Bulgaria has plenty of extraordinary musicians, however its live culture is really starving for concerts by bands which play something other than cover versions. In the end, Kottarashky& The Rain Dogs have attracted so many people that the band has become the most booked serious live band performing in Bulgaria today. It was only a matter of time before they got down to recording the album “Demoni”. Although Kottarashky’s first album included plenty of ideas for a live album, “Demoni” only features one track from “Opa Hey!”. Kottarashky& The Rain Dogs recorded eleven fresh tracks that take us into a whole new universe of advanced Balkan Funk and Blues. The compositions still carry the unique Kottarashky sound from the field recordings and his authentic samples. Yet as all the songs have been recorded as band studio sessions, they now feature the pure impact emanating from the clarinet improvisations and the groovy combination of programmed tribal loops with funky drum play.

Kottarashky aka Nikola Gruev: sampling
Aleksandar Dobrev: clarinet
Hristo Hadzhiganchev: guitar, keyboard
Yordan Geshakov: bass
Atanas Popov: drums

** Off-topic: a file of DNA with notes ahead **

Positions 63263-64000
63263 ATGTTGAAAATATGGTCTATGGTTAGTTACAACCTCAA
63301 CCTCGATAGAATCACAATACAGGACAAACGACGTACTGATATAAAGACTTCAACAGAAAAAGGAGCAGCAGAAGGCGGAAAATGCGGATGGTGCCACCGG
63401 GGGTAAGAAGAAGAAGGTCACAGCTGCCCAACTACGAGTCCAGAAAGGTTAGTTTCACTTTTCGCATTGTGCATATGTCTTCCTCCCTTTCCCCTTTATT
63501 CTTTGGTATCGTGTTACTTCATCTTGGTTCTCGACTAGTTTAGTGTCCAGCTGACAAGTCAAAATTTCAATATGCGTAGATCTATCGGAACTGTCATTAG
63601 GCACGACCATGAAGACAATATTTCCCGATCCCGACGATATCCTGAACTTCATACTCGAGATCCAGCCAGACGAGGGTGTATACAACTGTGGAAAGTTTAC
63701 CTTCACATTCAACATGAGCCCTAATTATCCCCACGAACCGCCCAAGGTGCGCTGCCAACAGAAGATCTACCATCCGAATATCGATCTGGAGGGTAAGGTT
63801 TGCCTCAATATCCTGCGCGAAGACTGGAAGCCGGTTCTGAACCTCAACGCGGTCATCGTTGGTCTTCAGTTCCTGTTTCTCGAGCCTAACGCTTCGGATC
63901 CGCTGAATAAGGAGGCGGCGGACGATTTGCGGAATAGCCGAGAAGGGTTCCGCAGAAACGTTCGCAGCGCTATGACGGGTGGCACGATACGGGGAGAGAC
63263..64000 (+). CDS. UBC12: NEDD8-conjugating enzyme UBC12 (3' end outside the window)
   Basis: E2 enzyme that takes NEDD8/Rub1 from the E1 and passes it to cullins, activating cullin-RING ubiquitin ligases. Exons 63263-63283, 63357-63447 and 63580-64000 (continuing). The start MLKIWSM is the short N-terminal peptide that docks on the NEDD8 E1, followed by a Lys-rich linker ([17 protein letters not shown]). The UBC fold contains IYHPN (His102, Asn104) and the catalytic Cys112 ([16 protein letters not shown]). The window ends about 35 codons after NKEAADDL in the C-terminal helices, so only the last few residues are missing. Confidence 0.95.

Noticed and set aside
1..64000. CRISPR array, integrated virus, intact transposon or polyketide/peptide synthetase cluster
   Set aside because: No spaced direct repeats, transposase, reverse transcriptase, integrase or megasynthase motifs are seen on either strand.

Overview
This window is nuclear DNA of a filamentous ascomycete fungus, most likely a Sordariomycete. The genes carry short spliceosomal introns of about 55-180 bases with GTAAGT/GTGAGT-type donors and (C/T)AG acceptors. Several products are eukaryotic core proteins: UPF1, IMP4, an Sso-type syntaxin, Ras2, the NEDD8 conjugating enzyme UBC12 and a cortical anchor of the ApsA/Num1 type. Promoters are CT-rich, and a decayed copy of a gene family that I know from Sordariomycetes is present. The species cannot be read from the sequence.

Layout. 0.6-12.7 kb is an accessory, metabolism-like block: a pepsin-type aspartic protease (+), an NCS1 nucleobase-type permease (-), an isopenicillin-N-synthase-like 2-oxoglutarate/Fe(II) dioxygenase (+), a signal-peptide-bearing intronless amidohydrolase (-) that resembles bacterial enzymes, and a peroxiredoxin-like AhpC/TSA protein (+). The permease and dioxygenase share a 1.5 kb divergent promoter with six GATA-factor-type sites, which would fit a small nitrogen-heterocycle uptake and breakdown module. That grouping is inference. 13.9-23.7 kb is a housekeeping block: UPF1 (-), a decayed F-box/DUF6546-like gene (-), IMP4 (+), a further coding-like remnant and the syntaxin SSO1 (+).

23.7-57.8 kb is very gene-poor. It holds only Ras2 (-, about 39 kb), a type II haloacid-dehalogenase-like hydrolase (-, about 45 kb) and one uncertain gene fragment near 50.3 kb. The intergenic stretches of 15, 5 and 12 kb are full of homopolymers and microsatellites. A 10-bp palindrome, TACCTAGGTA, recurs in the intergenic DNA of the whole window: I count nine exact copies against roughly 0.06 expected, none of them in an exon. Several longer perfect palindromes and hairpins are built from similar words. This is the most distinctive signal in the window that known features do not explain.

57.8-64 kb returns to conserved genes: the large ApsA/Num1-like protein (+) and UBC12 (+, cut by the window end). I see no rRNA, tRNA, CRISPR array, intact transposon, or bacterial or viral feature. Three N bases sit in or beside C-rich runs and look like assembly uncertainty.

“The most imaginative Balkan electronica project yet? On first glance, young producer Kottarashky could be seen as some slow-off-the-mark Johnny-come-lately. The Balkans are, after all, a territory trod by plenty of dance music DJs and remixers in recent years, most notably Shantel and Basement Jaxx’s Felix Buxton. But this is a project that’s the most subtle excursion so far, a long way removed from merely super-charging existing recordings with four-to-the-floor beats. Kottarashky’s electronic embellishments serve as gentle accompanists, nudging and cajoling rather than colonising the music. The beats are part of an ensemble, and complement spirals of region-specific clarinet, mournful fiddle riffs and ghostly voices drawn from dusty old field recordings. That Kottarashky is an architect for his day job makes perfect sense. With Balkan folk traditions as his foundations, he’s built something that bears his signature, mixing and matching styles but remaining true to his grand design. An obvious point of comparison would be the Gotan Project’s re-directing of tango towards the 21st century, a project brought to mind here by the loping dub bass lines and snatches of accordion on tunes such as ‘Long Song’ and ‘Tempe’. Narrated by those brief, repeated vocal samples, the songs are richly evocative of modern Eastern Europe, finding the intriguing point where regional and global culture butt heads. But this is no confrontation – the young chap’s clear talents at sonic collage have ensured a unified and balanced work. Purists will probably choose to give it a wide berth, but they’d be ill-advised to do so: Opa Hey! is a tremendously beguiling record.” (Nige Tassell, Songlines) (Top of The World)